In Europe, much progress has been made on climate policy and reducing Greenhouse Gas emissions, except in the area of flying.
Myth: Aviation makes only a minor contribution to climate change: 2 to 3%.
Reality: This error is repeated in nearly every article about flying impacts. In reality aviation is currently responsible for up to 10% worldwide and up to 12% in the European Union (EU). The best science on this, the IPCC Special Report on Aviation, says climate changing emissions from high-altitude flight are 2-to-5 times the CO2 emissions alone. The extra global warming effect comes from NOx and water vapour emissions.
Myth: Aviation climate change emissions will stay a tiny percent of global emissions even into the future. A common statement is that by 2030 they are estimated to be only 5% of EU total emissions.
Reality: Aviation is already responsible for 5 to 12% and emissions are growing approximately 5% per year. According to the Tyndall Centre on Climate Change, in the most optimistic scenario aviation emissions for UK will amount to 40% of total allowed national emissions by 2050; in the most pessimistic scenario aviation emissions will equal 100% of total allowed emissions for UK by 2036. Other sectors of society and the economy will have to make more painful cuts than currently required if aviation emissions are allowed to continue growing for even a few more years.
Myth: The aviation industry has continuously improved fuel efficiency.
Reality: Aircraft manufactured in the early 1950s – such as the Lockheed Constellation – were virtually as efficient as the aircraft sold today. In short, the aviation industry has made almost no improvement in fuel efficiency over the last fifty years.
Myth: Per passenger kilometre modern aircraft are more climate-friendly than cars.
Reality: Aviation is between two and ten times more climate- intensive than surface transport. When it comes to freight transport, aviation is even worse. The external costs of aircraft-related climate change are approximately ten times greater than for lorries (trucks), the second worst mode. In addition, the climate impact per Euro or per hour spent is approximately ten times more for aviation than other modes of transport.
Myth: The economic contribution of aviation is far greater than its contribution to climate change.
Reality: It’s the other way round. Airlines cause 4 to 9% of global human-induced climate change, and contribute 1% to global GDP and 0.1% to global employment.
Myth: The aviation sector covers its full costs.
Reality: All parts of the aviation industry – airlines, airports and manufacturers – are directly subsidised and enjoy major tax exemptions. In the UK fuel and sales taxes are prohibited on all international flights. Only a very small minority of countries levy (small) ticket taxes or fuel taxes on domestic flights. Even the purchase of aircraft is exempt from VAT. Subsidies: “Since 1991 governments in the EU have paid over €20 billion in rescue aid for airlines; the US administration has supported its industry to the tune of $32 billion since 2001.” In addition, the US says Airbus has received €30 billion in loans and subsidies, while EU says Boeing has received $30 billion.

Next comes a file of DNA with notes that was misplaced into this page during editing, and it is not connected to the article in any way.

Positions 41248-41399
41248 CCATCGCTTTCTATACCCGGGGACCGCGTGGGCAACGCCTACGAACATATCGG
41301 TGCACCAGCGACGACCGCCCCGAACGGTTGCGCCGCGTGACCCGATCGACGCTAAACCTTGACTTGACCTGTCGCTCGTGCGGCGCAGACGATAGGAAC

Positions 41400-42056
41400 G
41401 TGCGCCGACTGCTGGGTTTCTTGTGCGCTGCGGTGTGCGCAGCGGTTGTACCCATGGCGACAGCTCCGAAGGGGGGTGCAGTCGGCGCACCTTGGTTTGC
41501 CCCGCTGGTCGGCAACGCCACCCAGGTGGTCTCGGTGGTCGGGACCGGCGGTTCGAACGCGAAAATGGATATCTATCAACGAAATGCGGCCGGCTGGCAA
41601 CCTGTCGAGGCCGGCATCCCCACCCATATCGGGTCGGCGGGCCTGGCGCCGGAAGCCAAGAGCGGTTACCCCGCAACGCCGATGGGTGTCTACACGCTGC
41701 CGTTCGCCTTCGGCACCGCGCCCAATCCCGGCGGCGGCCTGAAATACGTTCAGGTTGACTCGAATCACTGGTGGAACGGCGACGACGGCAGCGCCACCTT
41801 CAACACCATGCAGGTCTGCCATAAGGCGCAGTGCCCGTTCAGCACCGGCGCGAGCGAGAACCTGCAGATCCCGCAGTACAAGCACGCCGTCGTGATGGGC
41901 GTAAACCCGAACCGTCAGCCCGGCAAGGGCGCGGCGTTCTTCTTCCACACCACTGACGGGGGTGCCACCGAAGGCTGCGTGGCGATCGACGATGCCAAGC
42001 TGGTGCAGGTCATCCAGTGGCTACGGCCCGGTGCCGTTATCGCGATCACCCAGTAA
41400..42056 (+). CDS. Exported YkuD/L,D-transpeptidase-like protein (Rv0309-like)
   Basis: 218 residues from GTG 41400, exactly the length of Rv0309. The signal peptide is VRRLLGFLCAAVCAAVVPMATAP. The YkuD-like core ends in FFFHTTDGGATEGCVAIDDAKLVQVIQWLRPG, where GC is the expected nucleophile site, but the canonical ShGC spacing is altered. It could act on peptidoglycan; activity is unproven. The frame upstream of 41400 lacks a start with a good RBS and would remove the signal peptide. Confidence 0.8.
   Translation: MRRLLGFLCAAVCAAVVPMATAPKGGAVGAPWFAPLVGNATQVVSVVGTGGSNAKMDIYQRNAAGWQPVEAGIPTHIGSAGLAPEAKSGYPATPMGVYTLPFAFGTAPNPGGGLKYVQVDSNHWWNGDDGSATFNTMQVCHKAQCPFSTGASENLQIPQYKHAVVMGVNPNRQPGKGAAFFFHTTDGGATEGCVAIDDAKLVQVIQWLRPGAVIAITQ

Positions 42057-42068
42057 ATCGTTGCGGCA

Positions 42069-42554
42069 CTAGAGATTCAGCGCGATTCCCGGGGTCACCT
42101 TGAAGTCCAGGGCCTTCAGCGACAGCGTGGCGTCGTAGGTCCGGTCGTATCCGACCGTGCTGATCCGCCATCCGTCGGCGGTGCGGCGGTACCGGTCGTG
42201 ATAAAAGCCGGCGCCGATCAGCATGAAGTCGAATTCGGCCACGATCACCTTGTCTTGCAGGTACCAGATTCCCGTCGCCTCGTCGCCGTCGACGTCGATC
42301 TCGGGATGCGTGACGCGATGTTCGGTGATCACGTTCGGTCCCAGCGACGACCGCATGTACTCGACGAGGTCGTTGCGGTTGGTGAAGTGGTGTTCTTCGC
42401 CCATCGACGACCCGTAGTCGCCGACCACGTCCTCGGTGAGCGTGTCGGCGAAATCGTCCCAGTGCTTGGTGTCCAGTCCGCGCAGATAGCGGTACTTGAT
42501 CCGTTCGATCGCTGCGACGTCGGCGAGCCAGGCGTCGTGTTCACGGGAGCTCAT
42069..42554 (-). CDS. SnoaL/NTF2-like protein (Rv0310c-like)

Myth: More expensive air travel is bad news for the poor.
Reality: It’s the rich that fly, even in this era of low-cost carriers – if aviation paid its true costs we could help the poor a lot more. The poor, relying mostly on road transport, pay high fuel taxes for their transport, while the wealthier frequent flyer folks can burn huge amounts of fuel tax-free. In EU, aviation saves 30 to 40% on costs by avoiding the fuel taxes that drivers must pay.
Calculating Your Flying Impact
You can quickly and easily find the climate changing emissions from any past or proposed flight using the Atmosfair Calculator. This calculator is top rated in several recent reports (see links below). Atmosfair gets the science right. They also provide lots of options to fine tune to your actual flight if you want that. Here are some facts and tips from their excellent website:
- Air traffic contributes up to 10% to global warming.
- Air travel has the fastest growing impact on climate change. Air traffic has increased fivefold in just under 35 years.
- One reason for this fast growth is that kerosene is exempted from mineral oil taxation.
- The longer the flight, the more harmful it is.
- Business class seats are wider so fewer people fit in a plane, increasing emissions per person. For example: a business class seat causes 40% more emissions between Vancouver and Toronto than an economy seat on the same plane.
- Different aircraft type have different emissions. The calculator lets you compare different types. n Only about 5% of humankind has ever flown. This minority, which flies more and more often, lives mostly in industrialized countries. The consequences of climate change, however, primarily affect those who have contributed little to it, i.e. people in developing countries.
- Water vapour…cannot be compensated, because no one can remove clouds from the sky.
- Without a doubt, the best thing for the environment is to get to your holiday destination with an earthbound vehicle. Before the Wright brothers, people got along fine without airplanes, and today too, there are real alternatives to flying.
Comparing Flying Climate Change Calculators: